The spreadsheets are designed to

save

tedious

and

long

iterative/repetitive processes required

for calculations.

Manual repetitive

processes are the main source error

generating and they are also time

consuming factors. A typical repetitive

process is presented in Figure 1.3.

Y =f(X): X=f`(Y)

Assume Xo

Is

Yes

End

e=<|Yn+1 Yn|

No

X=X+h

As shown in the figure, the initial assumed value

of X0 is amended until an acceptable error limit

is reached. By default, Excel does not activate

this features and generates Circular Reference

Error. The iterative features in Excel can be

activated by selecting Calculations tab (Tools>Options->Calculations>Tick Iteration (cycles &

h)) and checking the iteration box. The Excel

dialogue box with this features activated is

presented in Figure 1.4.

1.6.3 Macro Security

The spreadsheets contain Visual Basic for

Application (VBA) functions and procedures.

Because of the safety reasons against possible virus

threats, MS Excel disables such VBA functions and

procedures by default. Setting security level to

medium (Tools => Macros => Security => Medium)

and enabling the macros during the opening of the

Design Aids are required for the proper execution of

the Design Aids. Dialogue boxes for setting security

level to medium and enabling the macros are

presented in Figure 1.5.

Page: 6

SHPP/GTZ

By default, common inputs such as the project name, etc., in all the spreadsheets are linked to the

first design spreadsheet Conductivity. The objective of linking such common inputs is to have

consistent input with minimal user effort. Some of the other processed data such as the design

discharge or flood discharge are also linked by default. However, the users may change these

values for specific calculations i.e., the spreadsheets can also be used as individual spreadsheets for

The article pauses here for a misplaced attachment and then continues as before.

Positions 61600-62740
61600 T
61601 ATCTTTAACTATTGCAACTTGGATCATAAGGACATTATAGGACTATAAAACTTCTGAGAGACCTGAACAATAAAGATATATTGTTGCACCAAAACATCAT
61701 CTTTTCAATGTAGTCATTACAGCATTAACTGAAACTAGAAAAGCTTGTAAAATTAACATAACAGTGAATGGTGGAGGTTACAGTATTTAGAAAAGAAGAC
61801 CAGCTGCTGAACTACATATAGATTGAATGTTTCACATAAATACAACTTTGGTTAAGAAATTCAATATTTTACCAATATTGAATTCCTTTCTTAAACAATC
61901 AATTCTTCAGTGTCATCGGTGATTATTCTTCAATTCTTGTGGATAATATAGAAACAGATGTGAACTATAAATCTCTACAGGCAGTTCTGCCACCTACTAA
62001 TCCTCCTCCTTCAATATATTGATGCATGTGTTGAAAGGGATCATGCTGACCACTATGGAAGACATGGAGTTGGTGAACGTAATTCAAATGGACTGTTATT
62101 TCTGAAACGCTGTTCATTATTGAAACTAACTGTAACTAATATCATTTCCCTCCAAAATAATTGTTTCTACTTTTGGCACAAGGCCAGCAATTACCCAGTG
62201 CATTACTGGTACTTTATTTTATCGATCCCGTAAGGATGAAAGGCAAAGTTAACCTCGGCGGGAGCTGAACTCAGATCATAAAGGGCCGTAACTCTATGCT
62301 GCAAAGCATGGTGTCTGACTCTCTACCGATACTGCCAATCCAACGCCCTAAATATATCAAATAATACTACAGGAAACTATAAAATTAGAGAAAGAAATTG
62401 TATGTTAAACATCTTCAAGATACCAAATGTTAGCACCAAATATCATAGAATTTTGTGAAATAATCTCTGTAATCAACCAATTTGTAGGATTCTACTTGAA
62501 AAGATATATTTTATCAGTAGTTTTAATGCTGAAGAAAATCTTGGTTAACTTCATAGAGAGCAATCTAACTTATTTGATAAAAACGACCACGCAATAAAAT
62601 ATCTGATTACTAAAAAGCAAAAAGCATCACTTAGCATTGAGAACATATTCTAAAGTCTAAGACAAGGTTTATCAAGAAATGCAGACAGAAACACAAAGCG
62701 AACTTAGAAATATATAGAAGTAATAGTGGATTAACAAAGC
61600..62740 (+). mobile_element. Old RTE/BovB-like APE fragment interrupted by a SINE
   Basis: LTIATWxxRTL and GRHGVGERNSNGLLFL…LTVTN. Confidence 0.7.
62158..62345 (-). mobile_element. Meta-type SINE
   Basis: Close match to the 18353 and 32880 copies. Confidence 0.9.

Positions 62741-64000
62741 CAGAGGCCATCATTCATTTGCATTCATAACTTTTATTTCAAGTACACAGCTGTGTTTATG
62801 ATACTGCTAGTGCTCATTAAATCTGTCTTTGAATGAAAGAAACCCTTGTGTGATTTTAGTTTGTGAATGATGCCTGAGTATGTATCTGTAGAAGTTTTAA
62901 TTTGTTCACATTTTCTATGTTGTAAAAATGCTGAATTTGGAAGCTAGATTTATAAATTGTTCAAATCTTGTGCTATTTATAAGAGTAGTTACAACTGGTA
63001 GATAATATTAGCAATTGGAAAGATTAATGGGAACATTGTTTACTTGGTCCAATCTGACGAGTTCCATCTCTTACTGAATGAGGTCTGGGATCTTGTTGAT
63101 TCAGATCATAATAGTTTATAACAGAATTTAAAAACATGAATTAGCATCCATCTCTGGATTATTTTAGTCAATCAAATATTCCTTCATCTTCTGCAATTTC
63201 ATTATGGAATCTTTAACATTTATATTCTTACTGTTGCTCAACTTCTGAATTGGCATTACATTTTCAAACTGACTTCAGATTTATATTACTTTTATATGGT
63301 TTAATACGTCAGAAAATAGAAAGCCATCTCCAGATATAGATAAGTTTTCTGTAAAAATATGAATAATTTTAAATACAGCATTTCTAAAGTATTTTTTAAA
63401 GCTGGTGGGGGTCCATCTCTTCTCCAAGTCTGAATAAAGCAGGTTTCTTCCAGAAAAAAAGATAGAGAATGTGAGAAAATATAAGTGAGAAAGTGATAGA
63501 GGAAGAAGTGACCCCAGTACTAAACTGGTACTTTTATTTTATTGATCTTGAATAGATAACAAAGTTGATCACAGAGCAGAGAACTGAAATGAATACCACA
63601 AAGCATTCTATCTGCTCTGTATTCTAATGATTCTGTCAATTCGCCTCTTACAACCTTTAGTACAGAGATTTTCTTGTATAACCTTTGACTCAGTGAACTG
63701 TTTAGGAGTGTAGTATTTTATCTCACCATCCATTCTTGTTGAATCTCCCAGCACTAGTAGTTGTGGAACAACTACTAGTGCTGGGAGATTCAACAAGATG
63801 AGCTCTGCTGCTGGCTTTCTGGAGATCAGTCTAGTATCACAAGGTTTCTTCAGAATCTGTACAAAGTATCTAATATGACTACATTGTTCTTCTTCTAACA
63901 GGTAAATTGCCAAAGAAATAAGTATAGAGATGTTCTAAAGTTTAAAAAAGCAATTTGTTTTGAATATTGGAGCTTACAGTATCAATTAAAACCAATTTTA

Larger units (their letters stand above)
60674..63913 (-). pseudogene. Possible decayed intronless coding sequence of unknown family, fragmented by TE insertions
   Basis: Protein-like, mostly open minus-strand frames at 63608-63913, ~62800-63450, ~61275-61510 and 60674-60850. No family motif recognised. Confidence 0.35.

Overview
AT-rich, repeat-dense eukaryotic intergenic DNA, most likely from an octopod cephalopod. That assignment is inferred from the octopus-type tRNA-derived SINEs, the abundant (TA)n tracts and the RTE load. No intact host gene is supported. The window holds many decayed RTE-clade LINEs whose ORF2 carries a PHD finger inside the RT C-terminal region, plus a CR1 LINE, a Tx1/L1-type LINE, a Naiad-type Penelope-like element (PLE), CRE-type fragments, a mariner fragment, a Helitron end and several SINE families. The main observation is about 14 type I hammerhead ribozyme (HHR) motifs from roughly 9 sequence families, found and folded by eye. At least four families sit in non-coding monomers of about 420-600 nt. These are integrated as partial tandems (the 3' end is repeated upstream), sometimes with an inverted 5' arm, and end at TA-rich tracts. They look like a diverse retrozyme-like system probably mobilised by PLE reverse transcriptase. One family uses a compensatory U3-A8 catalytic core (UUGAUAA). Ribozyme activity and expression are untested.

independent calculations that are not linked to a single project. It is recommended to save an extra

copy of the workbook before manipulating such linked cell so that the saved copy can be used as a

workbook with linked spreadsheets for a single project.

1.6.5 User specific inputs

Some parameters such as canal freeboards, width of a canal, factor of safety for a mild steel

penstock, etc., have their standard optimum values. By default, the standard optimum values are

computed or presented. However, users are allowed to enter non-standard specific values under

special circumstances.

1.6.6 Interpolated computations

Some of the parameters such as frictional coefficient of a bend, coefficient of gate discharge, etc.,

have standard proven values for standard conditions. In case the condition is of a non-standard

type, interpolated values with the help of curve fittings are estimated and used. The users are

cautioned to check the validity of such values whenever they encounter them.

1.6.7 Errors

Mainly three types of errors are known in the presented design aids. One of them is the NAME#

error which is caused by not executing custom functions and procedures because of the macro

security level set to high or very high level. In case such an error occurs, close the workbook,

activate the macro security level to medium and enable the macros when opening the workbook

again. Typical NAME# errors occur for the depth of water during flushing yfi (m) and d50f during

flushing (mm) in the settling basin spreadsheet.

VALUE# error is the other error that is generated by the malfunctioning of circular references. When

such an error occurs, select the error cell, press F2 and press Enter. Q intake Qf cumec in the side

intake spreadsheet is an example of such an error.

A REF# error in transmission line computation occurs due to the deletion of unnecessary rows in a

branch. In such an instance, copy the second cell from the second line of any branch.

1.6.8 Cell notes

Cell

notes

are

comments

attached to cells. They are useful

for providing, information related

to computational procedures.

Adequate cell notes are provided

in the presented spreadsheets so

that external references are

minimized.

Figure 1.6: Cell formula incorporated in a cell note.

For example, a cell note with a cell formula for calculating specific speed of a turbine is presented in

Figure 1.6. Similarly, the cell note in Figure 1.7 presents a basic table for selecting Mannings

coefficient of roughness of a canal. Other information such as mandatory requirements set by AEPC

for its subsidized micro hydropower projects are also presented. For hydropower projects that are

not subsidized by AEPC, these mandatory requirements may be amended.

Page: 7

SHPP/GTZ

Figure 1.7: A cell note presenting typical values of Mannings n for different surfaces

1.6.9 Cell Text Conventions

Three different colour codes are used to distinguish three different cell categories. A typical example

of colour coding of cells is presented in Figure